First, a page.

A long-mysterious dinosaur now has a nearly complete skeleton, revealing a form much more unusual than scientists had predicted.

Nearly 50 years ago, paleontologists uncovered some fearsome dino arms. At 2.4 meters long, they held the record for the longest forelimbs of any two-legged animal. But these remains, which belonged to a species of dinosaur that would be named Deinocheirus, didn’t yield much information – other than the arms, paleontologists only found a few ribs and pieces of vertebrae.

These remains were unique enough to distinguish the skeleton from other, previously known species. But the pieces weren’t complete enough to paint an accurate picture of the creature they’d once belonged to.

Now, researchers report in a new Nature paper, the hunt for the Deinocheirus is complete. After finding two more partial skeletons in 2006 and 2009 (and then tracking down missing pieces from each dig that had already been poached and sold into private collections when researchers arrived), Deinocheirus is complete enough to find its place in the tree of life – and for scientists to model its appearance and gait in the video looped above.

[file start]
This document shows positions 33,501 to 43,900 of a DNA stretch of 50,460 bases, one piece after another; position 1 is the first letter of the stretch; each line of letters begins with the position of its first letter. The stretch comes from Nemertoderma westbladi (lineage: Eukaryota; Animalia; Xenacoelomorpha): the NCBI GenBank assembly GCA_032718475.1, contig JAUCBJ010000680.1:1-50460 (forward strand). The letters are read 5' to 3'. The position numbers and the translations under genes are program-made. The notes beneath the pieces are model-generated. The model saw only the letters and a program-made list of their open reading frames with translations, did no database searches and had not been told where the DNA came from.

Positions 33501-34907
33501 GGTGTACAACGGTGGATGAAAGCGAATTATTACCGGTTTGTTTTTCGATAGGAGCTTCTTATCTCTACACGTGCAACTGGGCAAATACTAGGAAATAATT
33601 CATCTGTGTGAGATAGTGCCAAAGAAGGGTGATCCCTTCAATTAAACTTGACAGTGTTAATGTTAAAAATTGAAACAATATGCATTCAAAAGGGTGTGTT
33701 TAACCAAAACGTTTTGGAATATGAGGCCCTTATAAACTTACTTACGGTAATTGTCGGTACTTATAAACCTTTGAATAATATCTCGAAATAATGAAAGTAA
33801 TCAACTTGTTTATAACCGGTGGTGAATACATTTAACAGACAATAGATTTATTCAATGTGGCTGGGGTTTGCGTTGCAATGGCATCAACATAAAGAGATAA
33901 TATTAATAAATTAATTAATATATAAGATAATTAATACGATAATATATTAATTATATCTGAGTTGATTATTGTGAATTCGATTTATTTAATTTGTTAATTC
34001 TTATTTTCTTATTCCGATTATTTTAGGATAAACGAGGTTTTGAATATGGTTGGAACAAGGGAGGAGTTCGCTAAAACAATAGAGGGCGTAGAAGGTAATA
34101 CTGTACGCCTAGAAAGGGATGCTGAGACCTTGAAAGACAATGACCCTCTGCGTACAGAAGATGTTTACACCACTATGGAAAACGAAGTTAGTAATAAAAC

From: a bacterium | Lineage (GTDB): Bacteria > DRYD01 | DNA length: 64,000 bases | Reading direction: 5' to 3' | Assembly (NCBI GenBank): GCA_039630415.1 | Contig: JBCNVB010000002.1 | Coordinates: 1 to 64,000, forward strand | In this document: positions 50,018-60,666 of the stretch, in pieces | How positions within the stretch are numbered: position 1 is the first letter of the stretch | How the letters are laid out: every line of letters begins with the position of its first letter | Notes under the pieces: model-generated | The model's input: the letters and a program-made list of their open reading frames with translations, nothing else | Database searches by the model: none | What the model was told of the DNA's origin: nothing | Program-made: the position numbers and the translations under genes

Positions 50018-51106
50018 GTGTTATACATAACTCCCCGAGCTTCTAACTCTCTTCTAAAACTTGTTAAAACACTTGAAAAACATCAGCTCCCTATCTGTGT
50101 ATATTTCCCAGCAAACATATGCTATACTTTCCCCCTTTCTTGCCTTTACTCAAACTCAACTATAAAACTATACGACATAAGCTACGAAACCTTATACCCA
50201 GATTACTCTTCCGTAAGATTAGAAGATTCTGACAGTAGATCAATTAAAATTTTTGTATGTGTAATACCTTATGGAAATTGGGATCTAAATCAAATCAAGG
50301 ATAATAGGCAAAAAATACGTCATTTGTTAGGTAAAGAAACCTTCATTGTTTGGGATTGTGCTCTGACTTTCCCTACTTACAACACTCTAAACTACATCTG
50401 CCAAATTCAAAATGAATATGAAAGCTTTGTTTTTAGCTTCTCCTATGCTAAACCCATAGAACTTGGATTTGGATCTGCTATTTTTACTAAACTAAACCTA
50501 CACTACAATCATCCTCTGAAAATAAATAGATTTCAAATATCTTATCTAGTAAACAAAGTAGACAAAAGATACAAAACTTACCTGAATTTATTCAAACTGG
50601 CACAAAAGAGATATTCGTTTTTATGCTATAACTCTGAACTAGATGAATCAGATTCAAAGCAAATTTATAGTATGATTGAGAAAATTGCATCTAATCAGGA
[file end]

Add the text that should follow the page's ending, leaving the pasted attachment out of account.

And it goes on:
Deinocheirus mirificus, (whose name means “unusual horrible hand”) is indeed a member of the ornithomimosaurs, a group of dinosaurs that vaguely resembled modern ostriches, as was theorized when its arms were discovered. But it was by far the biggest, and it had a whole host of features that haven’t been seen in its cousins.

The dinosaur, which lived 70 million years ago around Mongolia, had a large, tooth-less snout that flared out like a duck’s bill. Its curved spine probably formed a sail-like fin, and its feet were unusually broad. These flat-bottomed toes may have helped the dinosaur forage for food in aquatic areas by keeping it from sinking into mud. Because its bill is similar to an herbivore’s but its stomach contents seem to contain fossilized fish, the researchers believe that Deinocheirus mirificus was omnivorous.

The researchers write in their study that Deinocheirus’s surprising figure should serve as a reminder that incomplete skeletons can be very misleading.

“The discovery of the original specimen almost half a century ago suggested that this was an unusual dinosaur, but did not prepare us for how distinctive Deinocheirus is—a true cautionary tale in predicting body forms from partial skeletons, even for animals in which the rela- tionships are known,” the authors write.


(AP/Michael Skrepnick, Dinosaurs in Art, Nature Publishing Group)